With murmurs of our charms.
But now what will we do?
The ones that seek us now,
Care not long to linger,
Beneath our lofty bough.
What have we done to you
For you to treat us so?
Won't you raise a hand?
Do not let us go." -Poppy Day

Poppy wrote of family matters, othertimes of a Nation's pride
All were of importance to her. In her audience she would confide.
Themes, like Nature, near & dear to her, recurred often in her thought.
Love varieties, infatuation, passion, adoration or true platonic sort.

First World War, cavalryman to his horse, needed to say goodbye.
Not to return, horse, his "faithful friend", was left overseas to die.
"Last Goodbye", of Nation's pride, word picture gently drawn.
Owner soldier bids sad farewell. Both horse & soldier mourn.

"The shells flew around both near & far,
The brick walls fell.
The air was thick with cannon smoke,
But to his horse he bade farewell.
The one & faithful friend.
His head he held within his arms,
With tears upon his cheek.
Through battles fierce & fields of blood
Snow-covered, cold & bleak.
The one & faithful friend.
In battle it was the horse,
That was the soldier's friend
Guns to carry, packs to take
Now it was the end,
The one & faithful friend". -Poppy Day

Now time has come to remember well but also reverently tell.
Safe in responsive kindred heart, uttered is last fond farewell.
Memory of her cherished pioneer image, will be forever dwelling,
Expressed by one on Earth still, until her own death knelling.

Poppy told of life's various farewells bade by pals or quite alone.
Words in "Collection of Poems", cause readers to sadly moan.
Image painted of ship leaving for overseas with streamers flying.
People farewell. Man stands holding streamer. Maybe he is sighing.

Poem, "When Streamers Interlace", words will be immortalising.
Vision conjures vanishing views that can but be mesmerising.
Now let us hold our streamers to ship leaving forever from far past.
Smiles on Poppy we're bestowing. We'll join "believers" at long last.

'When Streamers Interlace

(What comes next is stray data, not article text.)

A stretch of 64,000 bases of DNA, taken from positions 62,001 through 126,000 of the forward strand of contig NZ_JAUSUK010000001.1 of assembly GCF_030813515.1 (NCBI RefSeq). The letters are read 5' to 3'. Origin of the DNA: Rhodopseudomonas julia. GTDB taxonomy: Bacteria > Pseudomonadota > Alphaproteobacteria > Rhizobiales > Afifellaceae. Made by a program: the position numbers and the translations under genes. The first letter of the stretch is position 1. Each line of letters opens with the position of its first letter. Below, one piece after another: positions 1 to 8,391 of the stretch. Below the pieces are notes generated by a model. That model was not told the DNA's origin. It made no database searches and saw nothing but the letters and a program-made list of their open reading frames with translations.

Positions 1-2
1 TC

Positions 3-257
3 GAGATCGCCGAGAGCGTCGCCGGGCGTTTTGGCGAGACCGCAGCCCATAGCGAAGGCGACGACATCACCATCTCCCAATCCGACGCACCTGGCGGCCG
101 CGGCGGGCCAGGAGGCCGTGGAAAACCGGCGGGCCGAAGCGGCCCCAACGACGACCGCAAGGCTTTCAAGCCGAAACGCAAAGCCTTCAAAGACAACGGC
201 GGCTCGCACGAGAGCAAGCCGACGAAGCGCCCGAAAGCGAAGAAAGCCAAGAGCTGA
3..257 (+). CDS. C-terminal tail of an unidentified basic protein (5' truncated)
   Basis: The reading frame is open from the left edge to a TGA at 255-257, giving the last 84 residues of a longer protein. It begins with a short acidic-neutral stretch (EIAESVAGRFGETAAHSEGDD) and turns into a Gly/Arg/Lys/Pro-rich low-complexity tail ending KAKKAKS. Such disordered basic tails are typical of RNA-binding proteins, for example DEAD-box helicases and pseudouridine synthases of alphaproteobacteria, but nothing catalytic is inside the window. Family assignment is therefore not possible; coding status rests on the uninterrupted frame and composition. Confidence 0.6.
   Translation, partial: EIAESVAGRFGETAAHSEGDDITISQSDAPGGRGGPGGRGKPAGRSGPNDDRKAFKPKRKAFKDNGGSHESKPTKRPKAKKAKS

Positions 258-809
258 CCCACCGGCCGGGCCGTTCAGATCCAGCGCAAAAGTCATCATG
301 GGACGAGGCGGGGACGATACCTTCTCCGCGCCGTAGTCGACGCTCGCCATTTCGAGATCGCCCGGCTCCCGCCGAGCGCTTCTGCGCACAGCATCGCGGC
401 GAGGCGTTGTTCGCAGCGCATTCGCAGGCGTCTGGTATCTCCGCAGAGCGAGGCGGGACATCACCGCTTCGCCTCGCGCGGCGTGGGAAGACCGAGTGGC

People cluster by the streamer,
Bidding goodbye to friends so true;
Within each hand there floats a streamer
Against a sky of blue.
But, leaning there on the railing,
And standing quite alone,
A fellow dreamily trailing
The strings by a seabreeze blown.
There is noone there to wave him.
Noone to bid goodbye,
There's noone's eyes to dim,
Nor throw him a farewell smile.
He watches the sea of faces,
And heaves a heavy sigh,
For him no streamer interlaces
To bid him a last goodbye.
Oh, how I long to cheer him,
For I'm so lonesome too.
I'm seeing visions that are dim,
Of places that I knew;
But o'er that sea of faces-
What am I to him ?
Through streamers interlacing ,
Ah ... The ship is growing dim". - Poppy Day

So indeed -
"... don't give up the Day".
... held a plate ...
Made of gold so rare:
And studded in diamonds
was a name ..."
-Poppy Day "-
With wonder & great delight
Now widest world can stare.
Vale & congratulations to -
- Poppy McLachlan-Day

Hillgrove NSW Mine in its heyday
Hillgrove NSW Mine in its heyday

Written by Poppy's first cousin,
Alison McLachlan-Crowe

*Acknowledgement of Poetry from "Collection
of Poems" by Poppy (Julia Agnes) Sinclair (Poppy Day).
Verses quoted from Poppy's verses are in parenthesis
& use different script from Tribute poem script.

*Information describing the then town of Hillgrove,
near Armidale NSW, is in different script also,
& is quoted from "Regional Histories of NSW" -
Heritage office & Department of Urban Affairs
& Planning - Sydney NSW - 1990s

Return to The Avondale Poets Page


This comment system requires you to be logged in through either a Disqus account or an account you already have with Google, Twitter, Facebook or Yahoo. In the event you don't have an account with any of these companies then you can create an account with Disqus. All comments are moderated so they won't display until the moderator has approved your comment.

comments powered by Disqus